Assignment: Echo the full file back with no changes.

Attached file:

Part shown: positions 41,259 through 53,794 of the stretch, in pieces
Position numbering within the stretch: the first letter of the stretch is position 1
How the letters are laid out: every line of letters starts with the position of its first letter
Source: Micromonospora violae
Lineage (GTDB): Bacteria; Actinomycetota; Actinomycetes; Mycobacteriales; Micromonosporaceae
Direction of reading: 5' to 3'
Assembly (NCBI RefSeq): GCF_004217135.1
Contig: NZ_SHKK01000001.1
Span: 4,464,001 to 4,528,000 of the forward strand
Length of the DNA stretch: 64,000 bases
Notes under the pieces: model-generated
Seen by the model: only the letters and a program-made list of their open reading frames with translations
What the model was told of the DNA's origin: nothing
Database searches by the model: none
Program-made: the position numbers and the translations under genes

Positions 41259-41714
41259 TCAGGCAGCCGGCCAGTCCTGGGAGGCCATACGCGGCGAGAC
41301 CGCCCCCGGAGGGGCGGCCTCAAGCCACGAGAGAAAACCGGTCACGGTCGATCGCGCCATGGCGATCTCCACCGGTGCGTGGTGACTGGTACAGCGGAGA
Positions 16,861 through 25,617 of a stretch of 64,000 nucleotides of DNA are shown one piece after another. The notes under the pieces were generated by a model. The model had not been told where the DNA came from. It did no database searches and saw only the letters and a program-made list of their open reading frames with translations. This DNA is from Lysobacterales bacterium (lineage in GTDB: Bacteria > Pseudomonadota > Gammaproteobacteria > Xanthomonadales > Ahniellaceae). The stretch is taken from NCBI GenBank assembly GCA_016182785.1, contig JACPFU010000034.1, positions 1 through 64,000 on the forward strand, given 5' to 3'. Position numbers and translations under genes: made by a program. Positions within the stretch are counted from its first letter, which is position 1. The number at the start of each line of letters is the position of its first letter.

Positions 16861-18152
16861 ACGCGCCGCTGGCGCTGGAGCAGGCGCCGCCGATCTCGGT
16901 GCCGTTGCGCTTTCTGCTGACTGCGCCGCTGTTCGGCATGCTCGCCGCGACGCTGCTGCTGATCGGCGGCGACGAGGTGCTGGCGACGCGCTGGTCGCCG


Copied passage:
Part shown: positions 41,259 through 53,794 of the stretch, in pieces
Position numbering within the stretch: the first letter of the stretch is position 1
How the letters are laid out: every line of letters starts with the position of its first letter
Source: Micromonospora violae
Lineage (GTDB): Bacteria; Actinomycetota; Actinomycetes; Mycobacteriales; Micromonosporaceae
Direction of reading: 5' to 3'
Assembly (NCBI RefSeq): GCF_004217135.1
Contig: NZ_SHKK01000001.1
Span: 4,464,001 to 4,528,000 of the forward strand
Length of the DNA stretch: 64,000 bases
Notes under the pieces: model-generated
Seen by the model: only the letters and a program-made list of their open reading frames with translations
What the model was told of the DNA's origin: nothing
Database searches by the model: none
Program-made: the position numbers and the translations under genes

Positions 41259-41714
41259 TCAGGCAGCCGGCCAGTCCTGGGAGGCCATACGCGGCGAGAC
41301 CGCCCCCGGAGGGGCGGCCTCAAGCCACGAGAGAAAACCGGTCACGGTCGATCGCGCCATGGCGATCTCCACCGGTGCGTGGTGACTGGTACAGCGGAGA
Positions 16,861 through 25,617 of a stretch of 64,000 nucleotides of DNA are shown one piece after another. The notes under the pieces were generated by a model. The model had not been told where the DNA came from. It did no database searches and saw only the letters and a program-made list of their open reading frames with translations. This DNA is from Lysobacterales bacterium (lineage in GTDB: Bacteria > Pseudomonadota > Gammaproteobacteria > Xanthomonadales > Ahniellaceae). The stretch is taken from NCBI GenBank assembly GCA_016182785.1, contig JACPFU010000034.1, positions 1 through 64,000 on the forward strand, given 5' to 3'. Position numbers and translations under genes: made by a program. Positions within the stretch are counted from its first letter, which is position 1. The number at the start of each line of letters is the position of its first letter.

Positions 16861-18152
16861 ACGCGCCGCTGGCGCTGGAGCAGGCGCCGCCGATCTCGGT
16901 GCCGTTGCGCTTTCTGCTGACTGCGCCGCTGTTCGGCATGCTCGCCGCGACGCTGCTGCTGATCGGCGGCGACGAGGTGCTGGCGACGCGCTGGTCGCCG